Julio Carballo Fields
Julio Carballo Ballfields
These ballfields honor Julio Carballo (1950-1996), a community-minded Bronx resident who ran a neighborhood baseball program for youths during the 1970s and 1980s. Originally called Manida Ballfields, Commissioner Stern changed the name in 1997 at the request of Mr. Carballo’s widow, to honor her husband’s commitment to the neighborhood.
Manida Ballfields derived its name from the adjacent Manida Street in the Hunts Point section of the Bronx. Manida Street was laid out in 1897 across Springhurst, the former estate of the Fox family. There is a good deal of disagreement over the source of the name. One story is that a cottage belonging to a Fox family servant named Ida Mann stood in the way of the street and had to be demolished. Another is that a landowner named John S. Coster named it after his former home on Minetta Lane in Greenwich Village. A third theory is that it refers to the archaic Spanish word manida, which means “home” or “shelter,” and might refer to the Sevilla Home for Children, an orphanage and school for Spanish-speaking children that was established in the early 1900s with funds from the estate of Juan de Sevilla of Peru.
Hunts Point, in the southwest Bronx, is named for Thomas Hunt, one of the first settlers of the area in the 1670s. One can easily recognize the point, protruding into the East River, on a map of the Bronx. In 1874, the City of New York, which at the time consisted only of Manhattan, began to annex sections of the Bronx. Hunts Point, along with a part of West Farms in what was then lower Westchester County, became the newest section of the City. The area underwent significant growth and development after the IRT subway line was built in 1904, linking the Bronx to Manhattan.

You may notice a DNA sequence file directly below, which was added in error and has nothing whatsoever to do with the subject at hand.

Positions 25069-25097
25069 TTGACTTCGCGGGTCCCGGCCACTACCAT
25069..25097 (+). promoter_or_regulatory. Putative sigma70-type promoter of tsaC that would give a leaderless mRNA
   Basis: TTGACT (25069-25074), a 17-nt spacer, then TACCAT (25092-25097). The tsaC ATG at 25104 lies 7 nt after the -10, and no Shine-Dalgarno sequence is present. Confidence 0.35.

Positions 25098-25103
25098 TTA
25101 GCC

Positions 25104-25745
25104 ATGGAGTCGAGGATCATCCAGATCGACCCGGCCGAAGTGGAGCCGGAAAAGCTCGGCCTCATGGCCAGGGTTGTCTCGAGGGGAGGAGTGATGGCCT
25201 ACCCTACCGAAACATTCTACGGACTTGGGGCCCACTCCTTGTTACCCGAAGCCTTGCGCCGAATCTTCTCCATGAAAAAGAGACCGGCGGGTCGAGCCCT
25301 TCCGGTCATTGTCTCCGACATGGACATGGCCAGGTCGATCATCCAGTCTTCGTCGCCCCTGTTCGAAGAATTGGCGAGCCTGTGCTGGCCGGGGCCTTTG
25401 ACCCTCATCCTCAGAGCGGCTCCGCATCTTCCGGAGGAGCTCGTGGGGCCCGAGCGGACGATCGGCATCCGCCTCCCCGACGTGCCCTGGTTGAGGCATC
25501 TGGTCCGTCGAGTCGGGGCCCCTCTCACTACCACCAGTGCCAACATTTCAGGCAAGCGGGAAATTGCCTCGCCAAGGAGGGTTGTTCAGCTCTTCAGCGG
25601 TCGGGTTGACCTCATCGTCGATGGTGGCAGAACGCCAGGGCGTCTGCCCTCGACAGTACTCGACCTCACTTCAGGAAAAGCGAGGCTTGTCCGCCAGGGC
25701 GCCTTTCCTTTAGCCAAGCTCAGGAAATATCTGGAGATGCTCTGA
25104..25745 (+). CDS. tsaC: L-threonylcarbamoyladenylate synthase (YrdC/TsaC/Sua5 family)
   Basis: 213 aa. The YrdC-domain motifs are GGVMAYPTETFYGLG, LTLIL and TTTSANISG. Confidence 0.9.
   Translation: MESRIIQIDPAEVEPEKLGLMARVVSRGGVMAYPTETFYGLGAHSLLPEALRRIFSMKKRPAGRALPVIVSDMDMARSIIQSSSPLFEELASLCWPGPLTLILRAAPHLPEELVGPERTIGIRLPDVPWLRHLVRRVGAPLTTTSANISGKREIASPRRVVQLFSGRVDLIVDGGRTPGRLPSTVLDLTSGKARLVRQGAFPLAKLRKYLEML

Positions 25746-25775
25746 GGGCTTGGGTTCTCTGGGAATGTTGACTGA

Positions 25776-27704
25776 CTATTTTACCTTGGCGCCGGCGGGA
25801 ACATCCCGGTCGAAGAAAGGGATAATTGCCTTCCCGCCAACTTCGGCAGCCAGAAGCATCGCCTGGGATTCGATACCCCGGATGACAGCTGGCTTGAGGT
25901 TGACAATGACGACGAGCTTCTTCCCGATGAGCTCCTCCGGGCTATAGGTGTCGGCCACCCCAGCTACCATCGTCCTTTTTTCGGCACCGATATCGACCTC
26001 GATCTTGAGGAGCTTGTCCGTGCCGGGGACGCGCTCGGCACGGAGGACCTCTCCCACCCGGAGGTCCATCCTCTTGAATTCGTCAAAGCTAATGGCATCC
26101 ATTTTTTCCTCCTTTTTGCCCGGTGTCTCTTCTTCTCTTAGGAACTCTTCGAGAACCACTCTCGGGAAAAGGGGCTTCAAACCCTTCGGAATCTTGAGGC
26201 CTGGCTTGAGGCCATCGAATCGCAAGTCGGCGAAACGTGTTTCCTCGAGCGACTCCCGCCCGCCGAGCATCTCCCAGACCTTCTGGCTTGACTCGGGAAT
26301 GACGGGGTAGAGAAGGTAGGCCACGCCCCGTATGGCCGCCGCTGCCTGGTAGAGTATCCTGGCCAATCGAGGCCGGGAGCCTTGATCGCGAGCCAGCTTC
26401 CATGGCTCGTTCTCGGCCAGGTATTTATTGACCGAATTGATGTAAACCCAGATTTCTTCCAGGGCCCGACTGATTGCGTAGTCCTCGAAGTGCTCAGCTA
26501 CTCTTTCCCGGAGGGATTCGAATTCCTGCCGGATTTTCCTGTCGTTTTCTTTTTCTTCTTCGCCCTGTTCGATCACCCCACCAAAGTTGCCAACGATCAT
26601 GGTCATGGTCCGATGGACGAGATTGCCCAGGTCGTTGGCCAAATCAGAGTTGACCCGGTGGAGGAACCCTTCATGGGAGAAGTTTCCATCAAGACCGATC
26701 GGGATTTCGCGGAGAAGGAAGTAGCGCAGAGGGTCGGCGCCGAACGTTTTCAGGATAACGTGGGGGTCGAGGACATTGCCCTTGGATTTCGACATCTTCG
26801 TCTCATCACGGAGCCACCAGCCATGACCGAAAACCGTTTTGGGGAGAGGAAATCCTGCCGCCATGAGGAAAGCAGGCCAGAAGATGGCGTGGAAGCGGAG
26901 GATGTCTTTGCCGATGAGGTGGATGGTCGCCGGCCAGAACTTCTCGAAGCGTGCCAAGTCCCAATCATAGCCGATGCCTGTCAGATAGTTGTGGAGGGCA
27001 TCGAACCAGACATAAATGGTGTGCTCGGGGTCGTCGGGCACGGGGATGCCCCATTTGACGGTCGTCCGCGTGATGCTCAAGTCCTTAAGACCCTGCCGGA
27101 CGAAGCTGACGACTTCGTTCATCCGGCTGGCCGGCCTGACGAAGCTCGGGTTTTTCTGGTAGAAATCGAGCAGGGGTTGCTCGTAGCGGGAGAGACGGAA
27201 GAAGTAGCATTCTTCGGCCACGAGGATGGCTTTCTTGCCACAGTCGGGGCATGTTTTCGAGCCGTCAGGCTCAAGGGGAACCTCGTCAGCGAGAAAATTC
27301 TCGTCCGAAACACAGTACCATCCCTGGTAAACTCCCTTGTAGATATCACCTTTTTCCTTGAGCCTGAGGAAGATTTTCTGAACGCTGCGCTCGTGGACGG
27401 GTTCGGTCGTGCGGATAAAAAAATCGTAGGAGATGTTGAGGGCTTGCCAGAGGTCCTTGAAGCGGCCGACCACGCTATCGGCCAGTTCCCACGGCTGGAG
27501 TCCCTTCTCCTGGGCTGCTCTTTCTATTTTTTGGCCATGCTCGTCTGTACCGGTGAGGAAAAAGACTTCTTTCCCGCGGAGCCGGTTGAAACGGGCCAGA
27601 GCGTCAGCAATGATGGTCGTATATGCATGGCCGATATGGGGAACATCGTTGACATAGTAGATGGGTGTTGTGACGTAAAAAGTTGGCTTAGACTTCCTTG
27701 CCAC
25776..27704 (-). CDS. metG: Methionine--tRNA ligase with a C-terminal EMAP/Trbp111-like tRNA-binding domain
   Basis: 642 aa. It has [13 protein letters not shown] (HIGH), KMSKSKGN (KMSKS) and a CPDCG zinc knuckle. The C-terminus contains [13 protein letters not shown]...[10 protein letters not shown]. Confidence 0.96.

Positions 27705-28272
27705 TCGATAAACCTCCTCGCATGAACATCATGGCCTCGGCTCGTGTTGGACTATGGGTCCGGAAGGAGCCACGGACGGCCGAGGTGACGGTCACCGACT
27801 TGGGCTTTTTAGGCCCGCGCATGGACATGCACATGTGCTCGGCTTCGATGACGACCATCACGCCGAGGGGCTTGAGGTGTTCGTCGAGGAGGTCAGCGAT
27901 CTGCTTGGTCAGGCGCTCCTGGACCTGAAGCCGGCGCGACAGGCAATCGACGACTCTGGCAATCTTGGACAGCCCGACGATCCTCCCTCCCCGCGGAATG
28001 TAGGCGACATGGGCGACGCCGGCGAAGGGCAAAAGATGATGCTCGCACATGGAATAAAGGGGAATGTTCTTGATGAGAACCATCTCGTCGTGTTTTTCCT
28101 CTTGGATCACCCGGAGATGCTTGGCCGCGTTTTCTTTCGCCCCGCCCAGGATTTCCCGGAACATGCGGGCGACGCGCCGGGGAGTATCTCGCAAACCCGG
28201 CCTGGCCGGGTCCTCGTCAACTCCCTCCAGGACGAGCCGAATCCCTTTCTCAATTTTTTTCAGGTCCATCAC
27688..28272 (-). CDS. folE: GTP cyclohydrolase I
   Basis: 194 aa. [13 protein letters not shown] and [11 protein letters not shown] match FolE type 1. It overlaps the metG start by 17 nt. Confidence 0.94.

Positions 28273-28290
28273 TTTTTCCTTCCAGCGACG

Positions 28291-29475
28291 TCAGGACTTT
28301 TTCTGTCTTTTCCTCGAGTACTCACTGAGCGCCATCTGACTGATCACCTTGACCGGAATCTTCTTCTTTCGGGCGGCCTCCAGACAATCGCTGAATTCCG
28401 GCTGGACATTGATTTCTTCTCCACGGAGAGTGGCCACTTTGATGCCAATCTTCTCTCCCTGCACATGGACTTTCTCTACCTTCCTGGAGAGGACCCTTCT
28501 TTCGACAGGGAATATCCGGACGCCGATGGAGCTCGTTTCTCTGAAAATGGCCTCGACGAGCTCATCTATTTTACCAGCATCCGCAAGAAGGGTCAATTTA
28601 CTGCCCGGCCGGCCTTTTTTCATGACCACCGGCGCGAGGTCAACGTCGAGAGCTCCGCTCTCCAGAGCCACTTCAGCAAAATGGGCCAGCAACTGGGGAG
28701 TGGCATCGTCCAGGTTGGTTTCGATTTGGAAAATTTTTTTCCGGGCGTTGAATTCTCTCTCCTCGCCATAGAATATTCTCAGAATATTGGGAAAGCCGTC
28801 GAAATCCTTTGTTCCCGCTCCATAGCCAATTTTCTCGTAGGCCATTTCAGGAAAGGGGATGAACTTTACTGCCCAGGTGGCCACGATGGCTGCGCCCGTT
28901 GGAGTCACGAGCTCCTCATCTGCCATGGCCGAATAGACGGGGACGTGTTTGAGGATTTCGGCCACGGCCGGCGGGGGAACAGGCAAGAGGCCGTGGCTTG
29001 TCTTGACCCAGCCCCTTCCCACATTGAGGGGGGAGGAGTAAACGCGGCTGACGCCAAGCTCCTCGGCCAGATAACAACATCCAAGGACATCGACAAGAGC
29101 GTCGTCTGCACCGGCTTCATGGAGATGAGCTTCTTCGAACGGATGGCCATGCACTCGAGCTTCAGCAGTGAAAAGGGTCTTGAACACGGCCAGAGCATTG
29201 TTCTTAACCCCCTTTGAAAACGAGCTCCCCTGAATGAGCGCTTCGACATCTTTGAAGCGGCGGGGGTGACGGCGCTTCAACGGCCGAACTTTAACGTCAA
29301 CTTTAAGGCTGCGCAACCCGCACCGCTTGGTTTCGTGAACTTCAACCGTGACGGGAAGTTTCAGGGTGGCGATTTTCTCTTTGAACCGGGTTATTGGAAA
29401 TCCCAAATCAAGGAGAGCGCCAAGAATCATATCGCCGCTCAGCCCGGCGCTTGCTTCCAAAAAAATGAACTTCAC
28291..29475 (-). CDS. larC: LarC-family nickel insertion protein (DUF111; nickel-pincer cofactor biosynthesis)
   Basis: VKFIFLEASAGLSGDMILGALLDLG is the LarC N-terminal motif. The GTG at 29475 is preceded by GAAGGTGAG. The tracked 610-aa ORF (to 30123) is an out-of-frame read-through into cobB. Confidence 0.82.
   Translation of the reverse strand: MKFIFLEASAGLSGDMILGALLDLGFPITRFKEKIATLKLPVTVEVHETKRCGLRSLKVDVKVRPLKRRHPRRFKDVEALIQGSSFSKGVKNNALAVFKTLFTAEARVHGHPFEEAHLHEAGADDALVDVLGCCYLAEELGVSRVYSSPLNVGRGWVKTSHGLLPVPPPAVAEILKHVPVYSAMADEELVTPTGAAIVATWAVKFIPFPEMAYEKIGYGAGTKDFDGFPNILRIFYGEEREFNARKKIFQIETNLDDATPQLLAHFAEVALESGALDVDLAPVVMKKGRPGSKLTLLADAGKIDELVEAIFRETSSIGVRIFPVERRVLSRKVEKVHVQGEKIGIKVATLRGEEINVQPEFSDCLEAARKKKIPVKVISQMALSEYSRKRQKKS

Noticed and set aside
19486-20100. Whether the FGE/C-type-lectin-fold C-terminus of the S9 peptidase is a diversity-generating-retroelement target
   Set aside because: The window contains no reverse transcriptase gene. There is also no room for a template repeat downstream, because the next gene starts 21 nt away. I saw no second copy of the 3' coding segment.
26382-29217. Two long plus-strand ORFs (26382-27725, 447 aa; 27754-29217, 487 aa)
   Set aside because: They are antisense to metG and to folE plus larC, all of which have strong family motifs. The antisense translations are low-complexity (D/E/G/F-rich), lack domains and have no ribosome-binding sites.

Hunts Point is rich in history. Tradition holds that George Fox (1624-1691), the founder of the Society of Friends, or Quakers, preached in the area in 1672. William H. Fox, a descendant of the Quaker leader, and his wife, Charlotte Leggett, owned much of the land that is now Hunts Point. Later, the property wound up in the hands of their son-in-law, H. D. Tiffany, whose family owned the famous jewelry and decorative arts store now on Fifth Avenue in Manhattan. Fox and Tiffany Streets were named for the former landowners. The Fox mansion was demolished in 1909. The Hunts Point Terminal Market, the largest produce market in the United States, now stands on the peninsula that was once part of the Fox estate.
In 1992, Parks constructed a temporary baseball/softball field on the site, and in 1993 the Division of Real Property transferred it to Parks. The fields were originally constructed at the behest of a task force created by the Mayor’s office of operations to find uses for vacant city-owned land. In April of that year, Parks upgraded the fields. Two separate ballfields lie at opposite ends of the site. The fields are well kept, with grassy outfields and standard dirt infields. An asphalt walkway runs the length of the park on one side. There are benches to relax on, and a jungle gym with two slides accommodates children. This small area, adjacent to the fields, sits below tall, shady oak trees.
Directions to Julio Carballo Fields
Know Before You Go
Hunts Point Recreation Center
New York City’s recreation centers and indoor pools remain closed to the general public until further notice to provide COVID-19 related services as well as free childcare options for children who are scheduled for blended learning. To learn more or to apply for the childcare program, please visit the New York City Department of Education’s Learning Bridges program page.
Once we reopen, NYC Parks will extend all existing recreation center memberships to cover the length of time we are closed to the general public.